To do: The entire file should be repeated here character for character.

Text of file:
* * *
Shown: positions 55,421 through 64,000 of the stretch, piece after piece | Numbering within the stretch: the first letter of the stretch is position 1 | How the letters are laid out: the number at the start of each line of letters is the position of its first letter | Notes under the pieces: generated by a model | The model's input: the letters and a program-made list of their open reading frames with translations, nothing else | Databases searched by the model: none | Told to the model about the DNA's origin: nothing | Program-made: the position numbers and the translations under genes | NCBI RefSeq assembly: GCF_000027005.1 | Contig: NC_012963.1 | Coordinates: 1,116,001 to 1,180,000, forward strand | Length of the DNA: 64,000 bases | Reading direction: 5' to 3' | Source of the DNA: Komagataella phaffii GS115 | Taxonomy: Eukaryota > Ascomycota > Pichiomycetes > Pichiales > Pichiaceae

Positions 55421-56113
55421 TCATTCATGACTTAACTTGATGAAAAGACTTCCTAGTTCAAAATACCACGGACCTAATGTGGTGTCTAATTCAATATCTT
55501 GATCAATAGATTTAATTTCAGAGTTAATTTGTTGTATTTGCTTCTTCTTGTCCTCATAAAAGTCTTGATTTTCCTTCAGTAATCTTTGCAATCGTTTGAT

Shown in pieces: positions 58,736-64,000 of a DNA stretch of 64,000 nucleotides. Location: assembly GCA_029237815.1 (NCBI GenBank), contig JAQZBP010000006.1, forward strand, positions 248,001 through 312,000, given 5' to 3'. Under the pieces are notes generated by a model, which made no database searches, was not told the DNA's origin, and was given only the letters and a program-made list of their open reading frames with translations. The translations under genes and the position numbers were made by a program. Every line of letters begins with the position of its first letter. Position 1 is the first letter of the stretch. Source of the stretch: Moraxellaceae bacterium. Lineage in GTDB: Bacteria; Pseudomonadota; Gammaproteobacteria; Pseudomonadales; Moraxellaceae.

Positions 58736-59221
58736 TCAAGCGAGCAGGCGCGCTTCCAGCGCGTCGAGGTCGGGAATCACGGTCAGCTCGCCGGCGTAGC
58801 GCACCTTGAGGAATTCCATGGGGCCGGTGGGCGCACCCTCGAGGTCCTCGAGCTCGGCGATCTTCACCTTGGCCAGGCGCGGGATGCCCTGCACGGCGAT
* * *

Shown: positions 55,421 through 64,000 of the stretch, piece after piece | Numbering within the stretch: the first letter of the stretch is position 1 | How the letters are laid out: the number at the start of each line of letters is the position of its first letter | Notes under the pieces: generated by a model | The model's input: the letters and a program-made list of their open reading frames with translations, nothing else | Databases searched by the model: none | Told to the model about the DNA's origin: nothing | Program-made: the position numbers and the translations under genes | NCBI RefSeq assembly: GCF_000027005.1 | Contig: NC_012963.1 | Coordinates: 1,116,001 to 1,180,000, forward strand | Length of the DNA: 64,000 bases | Reading direction: 5' to 3' | Source of the DNA: Komagataella phaffii GS115 | Taxonomy: Eukaryota > Ascomycota > Pichiomycetes > Pichiales > Pichiaceae

Positions 55421-56113
55421 TCATTCATGACTTAACTTGATGAAAAGACTTCCTAGTTCAAAATACCACGGACCTAATGTGGTGTCTAATTCAATATCTT
55501 GATCAATAGATTTAATTTCAGAGTTAATTTGTTGTATTTGCTTCTTCTTGTCCTCATAAAAGTCTTGATTTTCCTTCAGTAATCTTTGCAATCGTTTGAT

Shown in pieces: positions 58,736-64,000 of a DNA stretch of 64,000 nucleotides. Location: assembly GCA_029237815.1 (NCBI GenBank), contig JAQZBP010000006.1, forward strand, positions 248,001 through 312,000, given 5' to 3'. Under the pieces are notes generated by a model, which made no database searches, was not told the DNA's origin, and was given only the letters and a program-made list of their open reading frames with translations. The translations under genes and the position numbers were made by a program. Every line of letters begins with the position of its first letter. Position 1 is the first letter of the stretch. Source of the stretch: Moraxellaceae bacterium. Lineage in GTDB: Bacteria; Pseudomonadota; Gammaproteobacteria; Pseudomonadales; Moraxellaceae.

Positions 58736-59221
58736 TCAAGCGAGCAGGCGCGCTTCCAGCGCGTCGAGGTCGGGAATCACGGTCAGCTCGCCGGCGTAGC
58801 GCACCTTGAGGAATTCCATGGGGCCGGTGGGCGCACCCTCGAGGTCCTCGAGCTCGGCGATCTTCACCTTGGCCAGGCGCGGGATGCCCTGCACGGCGAT